3. Super Bowl Champion Philadelphia Eagles
It’s never happened. Why should this upcoming season be any different? (Even though it will be 2016 before we know for sure.)
4. Respected sports owner Dan Snyder
Only one hope for redemption: Replace that racist football team nickname with the Washington Generals to honor the Great American War Machine — and to commemorate the only team to lose thousands of times to the Harlem Globetrotters.
5. Academy Award winning film “The Interview”
Let’s be more realistic: A Razzy for worst movie, worst director, worst actor, worst supporting actor, worst idea for a movie.
6. Popular New Jersey Governor Chris Christie
For a man who got re-elected by an overwhelming majority in a Democratic state, the Joisey guvn’r has managed to alienate almost everybody outside of the Dallas Cowboys owners’ box. Eagles, Giants and Lions fans top the long, long list, followed by George Washington Bridge commuters, Republican conservatives and citizens who believe in civil discourse. At least he isn’t running for anything in the future.
7. Senate Majority Leader Chuck Schumer
The New York Democrat has been waiting and waiting and waiting for Majority Leader Harry Reid to depart the Senate, either voluntarily or not. Then the voters messed everything up by putting the Republicans in the majority.
8. Authoritative magazine Rolling Stone
It gathers no moss, but it gathers lots of other smelly stuff as a result of the UVa rape story debacle. Some click-bait web site could do a Rolling Stone “top ten ways to destroy what’s left of your reputation.”
9. An all-Southeast Conference national championship game
We got the mini-playoff that the for-profit college football conferences wanted and then two non-SEC teams ruined it all. Proving that even the most powerful interests can’t always control everything.
10. Penn State professor Tom Corbett
Pennsylvania’s ex-governor could use a job, but it’s not going to be in Happy Valley, where everybody is mad at him for his ham-fisted role in the Joe Paterno affair. Paterno’s friends and family despise the man — and did whatever they could to defeat him. Paterno’s critics marvel at his incompetence. No Ph.D. here.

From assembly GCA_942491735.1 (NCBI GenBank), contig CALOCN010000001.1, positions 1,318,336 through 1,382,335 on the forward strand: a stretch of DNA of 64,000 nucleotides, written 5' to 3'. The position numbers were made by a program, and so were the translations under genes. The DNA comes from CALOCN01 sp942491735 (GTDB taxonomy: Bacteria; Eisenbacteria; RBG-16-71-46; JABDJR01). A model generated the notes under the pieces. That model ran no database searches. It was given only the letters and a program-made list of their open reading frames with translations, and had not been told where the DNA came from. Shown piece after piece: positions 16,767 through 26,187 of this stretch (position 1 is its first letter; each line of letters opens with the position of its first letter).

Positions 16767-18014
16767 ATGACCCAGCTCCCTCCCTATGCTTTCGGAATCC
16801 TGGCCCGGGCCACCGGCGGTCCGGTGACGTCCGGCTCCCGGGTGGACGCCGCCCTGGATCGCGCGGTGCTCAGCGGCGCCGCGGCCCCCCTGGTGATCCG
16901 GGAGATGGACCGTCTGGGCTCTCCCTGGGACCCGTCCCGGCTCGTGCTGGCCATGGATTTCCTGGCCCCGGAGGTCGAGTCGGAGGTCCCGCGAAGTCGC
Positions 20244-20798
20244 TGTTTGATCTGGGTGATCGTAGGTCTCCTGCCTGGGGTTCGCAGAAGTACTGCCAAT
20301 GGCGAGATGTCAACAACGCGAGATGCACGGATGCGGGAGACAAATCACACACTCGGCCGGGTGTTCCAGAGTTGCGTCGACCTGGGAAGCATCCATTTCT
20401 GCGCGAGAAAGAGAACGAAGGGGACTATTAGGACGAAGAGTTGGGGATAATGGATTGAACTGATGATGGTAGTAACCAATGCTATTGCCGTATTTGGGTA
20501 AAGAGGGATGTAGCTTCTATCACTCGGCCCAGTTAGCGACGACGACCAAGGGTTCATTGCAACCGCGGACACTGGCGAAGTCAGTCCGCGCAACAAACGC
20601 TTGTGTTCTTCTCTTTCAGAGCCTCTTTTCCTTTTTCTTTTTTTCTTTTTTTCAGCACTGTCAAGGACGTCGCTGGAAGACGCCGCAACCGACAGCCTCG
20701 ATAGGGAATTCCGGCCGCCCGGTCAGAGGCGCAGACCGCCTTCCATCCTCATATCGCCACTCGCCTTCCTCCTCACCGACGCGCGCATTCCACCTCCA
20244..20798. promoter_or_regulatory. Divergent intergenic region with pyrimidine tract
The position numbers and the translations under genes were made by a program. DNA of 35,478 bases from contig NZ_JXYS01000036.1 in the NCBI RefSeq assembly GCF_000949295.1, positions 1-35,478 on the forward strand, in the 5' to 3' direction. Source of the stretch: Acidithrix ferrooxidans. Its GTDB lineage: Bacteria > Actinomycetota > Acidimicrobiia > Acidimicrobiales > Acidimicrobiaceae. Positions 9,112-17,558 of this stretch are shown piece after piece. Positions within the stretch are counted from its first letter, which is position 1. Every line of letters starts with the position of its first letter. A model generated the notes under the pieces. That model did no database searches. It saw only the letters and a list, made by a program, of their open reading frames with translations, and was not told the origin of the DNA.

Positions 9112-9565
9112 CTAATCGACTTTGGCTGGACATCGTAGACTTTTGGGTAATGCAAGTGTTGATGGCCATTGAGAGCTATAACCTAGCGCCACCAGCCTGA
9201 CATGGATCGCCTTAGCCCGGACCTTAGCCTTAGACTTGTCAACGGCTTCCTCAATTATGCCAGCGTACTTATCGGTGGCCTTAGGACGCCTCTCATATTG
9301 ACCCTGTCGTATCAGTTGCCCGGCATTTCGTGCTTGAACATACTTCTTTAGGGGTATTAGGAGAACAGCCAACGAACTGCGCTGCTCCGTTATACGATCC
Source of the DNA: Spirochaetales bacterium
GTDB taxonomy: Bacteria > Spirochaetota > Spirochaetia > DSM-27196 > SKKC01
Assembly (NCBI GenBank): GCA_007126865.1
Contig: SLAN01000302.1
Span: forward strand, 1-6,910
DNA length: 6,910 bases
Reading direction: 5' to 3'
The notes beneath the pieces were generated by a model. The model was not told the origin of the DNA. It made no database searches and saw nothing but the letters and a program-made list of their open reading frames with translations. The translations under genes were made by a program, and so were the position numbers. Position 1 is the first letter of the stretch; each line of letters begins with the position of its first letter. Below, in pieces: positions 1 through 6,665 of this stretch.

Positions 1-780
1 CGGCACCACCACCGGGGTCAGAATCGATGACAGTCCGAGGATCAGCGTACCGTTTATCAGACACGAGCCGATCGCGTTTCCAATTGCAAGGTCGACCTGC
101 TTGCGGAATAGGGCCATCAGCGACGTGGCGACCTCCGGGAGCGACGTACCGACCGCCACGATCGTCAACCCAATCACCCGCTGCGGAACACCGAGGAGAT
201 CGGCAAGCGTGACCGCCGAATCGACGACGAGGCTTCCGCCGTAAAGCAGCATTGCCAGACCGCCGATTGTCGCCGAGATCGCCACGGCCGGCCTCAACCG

Little by little, there are signs that I’m adjusting to life in China. I still speak terrible Chinese, but I’m making (slow) progress. Some other signs point to a shorter-than-expected period of adjustment in my new country. A few examples:
- At my apartment, I’m eating more meals with chopsticks than with forks, knives or spoons.
- I take the subway and wander the streets of Beijing without fear of getting lost.
- I venture off campus on my bicycle into the chaotic swirl of Chinese traffic.
- I add money to my subway fare card without the help of my Teaching Assistant.
- I price things in yuan and don’t convert to dollars anymore.
- I leave my passport at home when I go out.
- I don’t get upset when the Internet connection is really slooooooooooooooooooow. Like the Texas weather, just wait an hour and it’ll change.
- I don’t get upset when a car is driving down the wrong side of the road and appears to be heading straight for my bike.
- I’m posting on Weibo as often as on Twitter.
- I’m beginning to understand the difference between the four Chinese speech tones.
- I’m beginning to understand a few street signs. In Chinese.
- I’m starting to get the hang of sign language. Or maybe charades.
- I’m starting to think it’s normal to ride your bike after dark without any lights.
- I’m starting to say “ni hao” to people rather than “hello.” (With Caroline Ward, it’s still “ni howdy!”)
- I can introduce myself as “DOO-NUH REE-KUH” rather than “RICK DUNHAM.” (I’ll pass along my real Chinese name when my colleagues show me the spelling.)
- I don’t check the Internet every day to see what’s happened to the Phillies … or Nats … or Eagles … or Redskins.
- I come home every night and turn on CCTV in English to discover what good deeds President Xi has done today. And what’s new in Turkmenistan.
- I thank my lucky stars that I took this job.
I’m not one of those often-wrong, never-in-doubt Americans who visits a city for a week and decides he knows everything about its history, culture and politics.
That having been said, I do have a few first impressions through the eyes of a China newbie. Here are some random observations of life in Beijing by the numbers:
Number of Beijingers wearing anti-pollution face masks
Number of Beijingers wearing bike helmets
Number of Beijingers who have used hand signals while riding bikes
Number of Beijingers holding a cell phone while biking in traffic
Number of blonde people sighted in Beijing
Number of blonde people sighted in Beijing who are not friends or students of mine
Number of European-origin people seen on the subway
Number of people speaking English on the subway
Number of Kentucky Fried Chicken restaurants seen around town
Number of people who have asked me about the Cowboys, Redskins, Eagles, Texans, Ted Cruz, the Tea Party, Mitch McConnell, Nancy Pelosi or Capitol Hill gridlock
Number of students who have asked me about the American government’s lies leading up to the invasion of Iraq
Number of universities in this section of northwest Beijing
Number of Texas on the Potomac alumni now living and working in Beijing
Number of people I’ve met who have worked or studied in Pennsylvania
Number of Texas Aggies I’ve run across. (Gig ’em, Caroline!)